In Depth

Instant Opinion: Boris Johnson ‘needs to calm down’ after rhetoric turns ugly in Parliament

Your guide to the best columns and commentary on Friday 27 September

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The Week’s daily round-up highlights the five best opinion pieces from across the British and international media, with excerpts from each.

1. The editorial board in The Times

on an explosive, caustic week in Parliament

Bad language

“There is no question their [MPs’] inflammatory talk of ‘coups’ and ‘dictators’ and accusations of fascism have contributed to the febrile environment. Now it is Mr Johnson who needs to calm down. As prime minister he bears a special responsibility for the tone of public debate. His dismissal of complaints from female MPs who have received daily death threats over his repeated use of words such as ‘betrayal’ and ‘surrender’ as ‘humbug’ was unnecessarily offensive. His suggestion that the way to honour the memory of Jo Cox, the Labour MP who was murdered in 2016, and ensure the safety of today’s MPs was to agree to his version of Brexit was provocative. As prime minister he represents all the country, not just the 52 per cent that voted for Brexit. He should be seeking to unite and not divide.”

2. Fiona Sturges in The Guardian

on employment snobbery in British tabloids

Lady Hale pulled pints? She’s all the stronger for it

“More pointedly, these poorly paid starter jobs separate the grafters from the pampered layabouts. It’s always instructive to read about the likes of Hale, the daughter of schoolteachers who went to a grammar school and worked through her university years, being part of the remainer ‘elite’, versus such ordinary folk as the Eton- and Oxford-educated Boris Johnson and Jacob Rees-Mogg. How many members of Oxford’s illustrious Bullingdon Club do we think could unblock a toilet or change a pub barrel? Running the country is one thing, but until you’ve sweated through an eight-hour dishwashing shift, you know nothing about life.”

3. David Millward in The Telegraph 

on Joe Biden’s tough road ahead

Donald Trump's calculated response to impeachment proceedings may yet bring down his Democrat rival

“Just to reinforce the point, Trump lobbed details of his July 25 call into the mix and it was pretty damning stuff, confirming that he asked Zelensky to investigate a potential political opponent - while at the same time dumping a large bucket of mud on Biden. In one fell swoop, he has not only goaded the Democrats into pushing for impeachment but has also questioned the integrity of the current front-runner for the party's presidential nomination. Even though Hunter Biden was never charged of any crime, questions will be asked why, as Vice President, Joe Biden called for the sacking of a prosecutor who had been investigating his son's company.”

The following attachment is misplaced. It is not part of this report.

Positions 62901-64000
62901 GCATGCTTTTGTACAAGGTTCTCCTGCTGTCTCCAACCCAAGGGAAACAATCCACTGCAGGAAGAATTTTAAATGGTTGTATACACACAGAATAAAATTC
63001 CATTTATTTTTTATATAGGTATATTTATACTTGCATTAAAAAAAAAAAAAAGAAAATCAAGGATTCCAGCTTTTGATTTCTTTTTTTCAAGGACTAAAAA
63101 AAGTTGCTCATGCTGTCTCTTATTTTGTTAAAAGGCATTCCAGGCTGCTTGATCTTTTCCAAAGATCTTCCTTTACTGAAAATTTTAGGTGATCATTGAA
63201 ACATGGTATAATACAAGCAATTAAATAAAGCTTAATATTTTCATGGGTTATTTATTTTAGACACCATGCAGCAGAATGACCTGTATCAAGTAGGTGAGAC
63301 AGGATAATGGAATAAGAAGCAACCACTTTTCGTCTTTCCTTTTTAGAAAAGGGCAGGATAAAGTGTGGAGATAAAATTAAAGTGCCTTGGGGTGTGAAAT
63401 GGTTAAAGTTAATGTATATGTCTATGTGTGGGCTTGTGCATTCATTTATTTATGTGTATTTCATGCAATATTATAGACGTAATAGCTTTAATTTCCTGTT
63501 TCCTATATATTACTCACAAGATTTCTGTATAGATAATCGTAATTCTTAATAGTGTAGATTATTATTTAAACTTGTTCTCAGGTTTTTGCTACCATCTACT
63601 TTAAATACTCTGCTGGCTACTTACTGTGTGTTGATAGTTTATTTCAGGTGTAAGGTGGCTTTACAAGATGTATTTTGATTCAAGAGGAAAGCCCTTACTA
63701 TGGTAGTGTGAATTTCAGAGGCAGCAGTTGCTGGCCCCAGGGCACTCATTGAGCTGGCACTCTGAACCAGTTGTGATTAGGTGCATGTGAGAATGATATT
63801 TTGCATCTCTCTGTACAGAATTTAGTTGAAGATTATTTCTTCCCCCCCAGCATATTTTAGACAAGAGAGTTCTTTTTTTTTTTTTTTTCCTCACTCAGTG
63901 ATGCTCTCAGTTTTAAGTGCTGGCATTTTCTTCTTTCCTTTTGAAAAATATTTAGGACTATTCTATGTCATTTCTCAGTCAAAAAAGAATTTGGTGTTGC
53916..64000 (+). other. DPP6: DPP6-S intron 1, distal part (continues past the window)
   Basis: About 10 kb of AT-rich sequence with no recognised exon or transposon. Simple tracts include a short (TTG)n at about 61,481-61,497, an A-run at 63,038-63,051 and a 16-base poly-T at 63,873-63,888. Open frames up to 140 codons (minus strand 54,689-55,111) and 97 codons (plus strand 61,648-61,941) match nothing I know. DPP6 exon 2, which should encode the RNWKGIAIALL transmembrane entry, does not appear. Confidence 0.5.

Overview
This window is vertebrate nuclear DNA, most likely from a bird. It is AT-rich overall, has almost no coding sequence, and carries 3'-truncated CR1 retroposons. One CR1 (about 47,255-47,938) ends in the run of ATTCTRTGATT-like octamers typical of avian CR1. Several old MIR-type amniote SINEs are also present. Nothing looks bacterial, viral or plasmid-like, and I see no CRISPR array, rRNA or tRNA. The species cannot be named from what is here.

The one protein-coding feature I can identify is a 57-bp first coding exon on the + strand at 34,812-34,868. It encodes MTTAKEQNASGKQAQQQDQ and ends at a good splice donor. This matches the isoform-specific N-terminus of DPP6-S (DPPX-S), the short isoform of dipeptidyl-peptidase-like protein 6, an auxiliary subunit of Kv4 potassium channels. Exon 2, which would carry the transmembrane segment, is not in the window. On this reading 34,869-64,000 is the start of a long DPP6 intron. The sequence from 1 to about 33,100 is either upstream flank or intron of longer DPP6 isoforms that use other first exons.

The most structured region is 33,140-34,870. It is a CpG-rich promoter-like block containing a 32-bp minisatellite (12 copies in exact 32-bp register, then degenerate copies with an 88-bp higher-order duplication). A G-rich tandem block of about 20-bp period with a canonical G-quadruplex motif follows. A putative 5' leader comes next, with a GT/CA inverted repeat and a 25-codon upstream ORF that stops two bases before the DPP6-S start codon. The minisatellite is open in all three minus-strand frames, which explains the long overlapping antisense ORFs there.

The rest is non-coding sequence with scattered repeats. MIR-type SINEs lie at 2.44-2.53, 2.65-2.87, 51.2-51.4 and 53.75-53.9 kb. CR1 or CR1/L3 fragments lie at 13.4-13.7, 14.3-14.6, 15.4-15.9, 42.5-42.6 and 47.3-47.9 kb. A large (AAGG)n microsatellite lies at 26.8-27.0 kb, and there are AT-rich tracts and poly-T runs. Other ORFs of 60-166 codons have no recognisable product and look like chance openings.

4. Hamid Dabashi in Al Jazeera

on the shared bond between territories under imperialist threat

Hong Kong, Kashmir, Palestine: Ruins of British empire on fire

“The terror of British imperialism - wreaking havoc on the world not just then but now as well - is the most historically obvious source that unites Hong Kong, Kashmir, and Palestine as well as the many other emblematic sites of colonial and postcolonial calamities we see around us today. But what precisely is the cause of today's unrests? In Hong Kong, Kashmir, and Palestine we have the rise of three nations, "baptised" by fire, as it were - three peoples, three collective memories, that have refused to settle for their colonial lot. The harsher they are brutalised, the mightier their collective will to resist power becomes.”

5. Matthew Karnitschnig in Politico

on the toxic relationship between politics and press in Austria

The alt-weekly roiling Vienna

“Founded in 1977, Falter (German for Butterfly) was long known for its anti-establishment, often subversive take on Austrian society. For most if its existence, it was primarily focused on cultural and political commentary. Under Klenk, it has turned more toward hard-nosed investigative journalism. In a media landscape that has for decades been dominated by outlets dependent on the largesse of political parties and the state, Falter's unrepentant independence has made it stand out. It has come at a price.”

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